On a final point, Green Baggins seems to be 99 parts theory to 1 part practice. Why doesn’t Pastor Lane do some blogging on the sorts of ethical questions that parishioners raise? For instance:

1. Suppose a young man asks Pastor Lane about a career in the military. What does Pastor Lane tell him, and why?

2. Suppose a young woman asks Pastor Lane about a career in the military? What does Pastor Lane tell her?

3. Suppose an infertile couple come sto Pastor Lane, asking about reproductive technologies? What does Pastor Lane tell them?

4. Suppose a fertile couple comes to Pastor Lane, asking about sterilization–because one spouse is at high-risk of transmitting a congenital illness (e.g. Huntington’s disease) to their offspring. What does Pastor Lane tell them?

5. Suppose a church member asks Pastor Lane if it’s ever permissible to lie. What does Pastor Lane tell him, and why?

6. What advice does he give about mothers working outside the home? What advice does he give about sending your kids to public school? 


  1. As much as I like Lane I have to agree with you that his posts seem to be a waste of time and will probably only serve to make Lane look like a sectarian.

  2. "This suggests to me that Pastor Lane is blind to his own partisanship."

    Reed DePace seems blind to his own partisanship as well.

  3. "If you’re going to be angry, aren’t there more important things to be angry about? Why not redirect his anger at tax dollars funding Planned Parenthood, or the NEA indoctrinating public school students in ungodliness? Pastor Lane’s anger is seriously misplaced."

    That's a false dicotomy. One doesn't preclude the other. BTW, I have no dog in this hunt at all.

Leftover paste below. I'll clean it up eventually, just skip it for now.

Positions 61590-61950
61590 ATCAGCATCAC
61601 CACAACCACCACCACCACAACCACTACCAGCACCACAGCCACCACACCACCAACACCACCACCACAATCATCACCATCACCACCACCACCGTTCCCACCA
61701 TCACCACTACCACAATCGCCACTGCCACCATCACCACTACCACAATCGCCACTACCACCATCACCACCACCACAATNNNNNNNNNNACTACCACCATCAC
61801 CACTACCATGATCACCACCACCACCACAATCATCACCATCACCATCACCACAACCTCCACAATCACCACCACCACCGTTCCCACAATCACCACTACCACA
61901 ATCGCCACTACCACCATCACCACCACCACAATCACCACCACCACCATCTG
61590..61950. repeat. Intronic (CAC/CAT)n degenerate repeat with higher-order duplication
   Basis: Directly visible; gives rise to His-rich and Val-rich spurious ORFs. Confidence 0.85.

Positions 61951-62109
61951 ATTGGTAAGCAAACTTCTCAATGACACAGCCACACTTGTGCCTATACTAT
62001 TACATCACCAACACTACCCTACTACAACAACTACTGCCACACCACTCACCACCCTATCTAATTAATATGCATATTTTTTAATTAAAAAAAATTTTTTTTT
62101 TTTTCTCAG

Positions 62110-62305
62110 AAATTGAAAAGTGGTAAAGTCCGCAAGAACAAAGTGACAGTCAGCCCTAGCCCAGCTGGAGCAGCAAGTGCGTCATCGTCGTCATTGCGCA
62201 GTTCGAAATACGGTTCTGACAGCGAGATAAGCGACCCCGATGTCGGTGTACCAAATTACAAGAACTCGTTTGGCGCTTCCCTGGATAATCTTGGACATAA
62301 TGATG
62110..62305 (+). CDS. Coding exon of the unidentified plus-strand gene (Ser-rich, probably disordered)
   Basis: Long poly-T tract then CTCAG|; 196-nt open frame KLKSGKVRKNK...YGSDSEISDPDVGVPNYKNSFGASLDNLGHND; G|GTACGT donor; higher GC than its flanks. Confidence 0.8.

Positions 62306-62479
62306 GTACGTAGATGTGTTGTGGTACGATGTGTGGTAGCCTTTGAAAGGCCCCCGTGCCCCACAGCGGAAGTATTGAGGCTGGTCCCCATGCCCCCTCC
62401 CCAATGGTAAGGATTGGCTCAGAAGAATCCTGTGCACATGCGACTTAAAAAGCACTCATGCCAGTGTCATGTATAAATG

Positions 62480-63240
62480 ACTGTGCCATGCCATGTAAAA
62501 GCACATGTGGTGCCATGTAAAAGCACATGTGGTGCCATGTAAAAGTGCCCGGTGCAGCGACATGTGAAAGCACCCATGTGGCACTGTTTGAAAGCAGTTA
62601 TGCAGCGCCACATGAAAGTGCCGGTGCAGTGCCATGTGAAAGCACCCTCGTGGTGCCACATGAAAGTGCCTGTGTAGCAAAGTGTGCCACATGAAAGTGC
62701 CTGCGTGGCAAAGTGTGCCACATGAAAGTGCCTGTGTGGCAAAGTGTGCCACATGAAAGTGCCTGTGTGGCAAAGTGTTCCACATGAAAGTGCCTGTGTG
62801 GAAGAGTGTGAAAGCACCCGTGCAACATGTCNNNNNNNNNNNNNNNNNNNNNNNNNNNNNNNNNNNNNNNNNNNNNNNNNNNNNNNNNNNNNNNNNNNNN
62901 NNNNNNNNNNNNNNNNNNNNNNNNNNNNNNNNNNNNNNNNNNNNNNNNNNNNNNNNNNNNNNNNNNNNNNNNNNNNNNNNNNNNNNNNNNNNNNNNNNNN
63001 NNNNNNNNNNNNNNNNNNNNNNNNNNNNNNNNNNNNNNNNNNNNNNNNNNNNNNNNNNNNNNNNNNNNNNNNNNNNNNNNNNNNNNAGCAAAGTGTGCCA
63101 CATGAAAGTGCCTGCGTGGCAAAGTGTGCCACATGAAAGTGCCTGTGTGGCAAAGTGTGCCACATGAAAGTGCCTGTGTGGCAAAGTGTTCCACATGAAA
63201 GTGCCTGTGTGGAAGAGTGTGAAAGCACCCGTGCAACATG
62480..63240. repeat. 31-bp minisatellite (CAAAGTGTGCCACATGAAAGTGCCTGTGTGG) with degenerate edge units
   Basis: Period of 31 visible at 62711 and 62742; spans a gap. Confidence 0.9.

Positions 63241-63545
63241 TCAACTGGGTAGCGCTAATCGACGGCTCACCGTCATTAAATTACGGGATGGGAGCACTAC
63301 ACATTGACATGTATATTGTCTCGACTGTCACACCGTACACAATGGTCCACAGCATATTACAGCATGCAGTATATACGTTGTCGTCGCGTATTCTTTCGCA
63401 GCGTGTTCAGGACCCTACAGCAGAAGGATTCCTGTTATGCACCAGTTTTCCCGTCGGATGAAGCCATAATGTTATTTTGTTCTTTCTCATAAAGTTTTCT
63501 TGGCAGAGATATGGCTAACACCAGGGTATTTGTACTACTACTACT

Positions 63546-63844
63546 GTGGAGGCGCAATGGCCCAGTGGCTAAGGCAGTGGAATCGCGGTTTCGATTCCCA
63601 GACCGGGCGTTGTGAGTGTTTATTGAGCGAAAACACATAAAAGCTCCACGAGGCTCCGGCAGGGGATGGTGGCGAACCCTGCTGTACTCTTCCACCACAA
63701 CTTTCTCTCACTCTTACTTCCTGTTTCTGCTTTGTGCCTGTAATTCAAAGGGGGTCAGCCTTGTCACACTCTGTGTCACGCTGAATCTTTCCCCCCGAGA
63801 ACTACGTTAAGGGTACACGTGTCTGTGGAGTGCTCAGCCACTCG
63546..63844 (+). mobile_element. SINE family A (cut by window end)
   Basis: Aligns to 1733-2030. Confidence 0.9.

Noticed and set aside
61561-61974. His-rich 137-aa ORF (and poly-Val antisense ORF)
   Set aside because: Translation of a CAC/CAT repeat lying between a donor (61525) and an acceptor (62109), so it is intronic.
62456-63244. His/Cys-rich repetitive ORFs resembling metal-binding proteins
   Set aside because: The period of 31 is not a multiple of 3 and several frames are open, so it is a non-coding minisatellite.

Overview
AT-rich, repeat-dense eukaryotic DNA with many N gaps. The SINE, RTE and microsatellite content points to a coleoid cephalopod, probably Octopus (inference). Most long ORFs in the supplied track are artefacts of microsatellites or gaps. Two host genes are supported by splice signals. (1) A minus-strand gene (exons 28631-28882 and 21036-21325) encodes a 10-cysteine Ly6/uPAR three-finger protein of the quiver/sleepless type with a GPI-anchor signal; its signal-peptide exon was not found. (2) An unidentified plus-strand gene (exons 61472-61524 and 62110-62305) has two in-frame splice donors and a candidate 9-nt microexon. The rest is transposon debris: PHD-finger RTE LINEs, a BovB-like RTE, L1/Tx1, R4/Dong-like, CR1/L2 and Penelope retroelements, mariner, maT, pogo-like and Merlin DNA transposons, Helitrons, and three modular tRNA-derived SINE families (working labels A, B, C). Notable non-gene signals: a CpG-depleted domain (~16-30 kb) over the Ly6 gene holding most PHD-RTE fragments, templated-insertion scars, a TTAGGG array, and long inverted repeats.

4. ya, that false dichotomy speaks volumes. whew!

  5. Speaks volumes? It's just an invalid argument.

  6. Eklektos said:

    "That's a false dicotomy. One doesn't preclude the other. BTW, I have no dog in this hunt at all."

    1. I don't have a dog in this fight either. (I take it "hunt" must be the British version?)

    2. I could be mistaken, but I don't think Steve is setting up a dichotomy in the first place let alone a false dichotomy. I don't think Steve is saying Pastor Lane can't be angry at multiple issues (e.g. "aren’t there more important things [plural] to be angry about?"). Rather I think Steve is suggesting Pastor Lane's anger against Frame isn't as "important" as other issues like "tax dollars funding Planned Parenthood" or "the NEA indoctrinating public school students in ungodliness." On a scale of 1-10, for example, anger toward Planned Parenthood might deserve a 10, whereas anger toward Frame might deserve a 1 (assuming, for the sake of argument, it's even justifiable in the first place). As such, Pastor Lane's anger is a bit lopsided to say the least. As such, his anger would be better placed on somewhere near the bottom or even elsewhere. At least that's my take.

  7. I am unaware of any way of knowing how angry Pastor Lane is on PP or the NEA, nor do I think anyone else has such information. He can be angry about both, all, or none. It's just a bad argument. Having read the earlier post on Hart and VanDrunen I don't find myself in agreement with thier position in any way, but a bad argument is a bad argument.

  8. He's angry enough to launch a multipart attack on Frame's book. He's not angry enough to do the same thing in reference to Planned Parenthood or the NEA.

  9. I think we all know Pastor K. is California Dreamin'. Has been for a few years. In that sense, this is a really "good" use of his time.

  10. The highly unusual, not to say unprecedented, circumstance of a Reformed Theologian writing an entire book targetting a Seminary at which he used to work surely justifies that one or two Reformed bloggers scrutinise it closely. Imagine the damage that Frame's book could do to the reputation of WSC - even many people who never read it will likely be made suspicious of the school just because they have heard that there is a book that says it is a bad place. I wish there were 20 blogs giving Frame's opus the same level of scrutiny.

  11. Unless the seminary deserves to have its reputation damaged.

  12. Bearbrass,

    Given the weakness and dismissiveness of the responses from the individual targets of Frame's book, his book is only gaining credibility.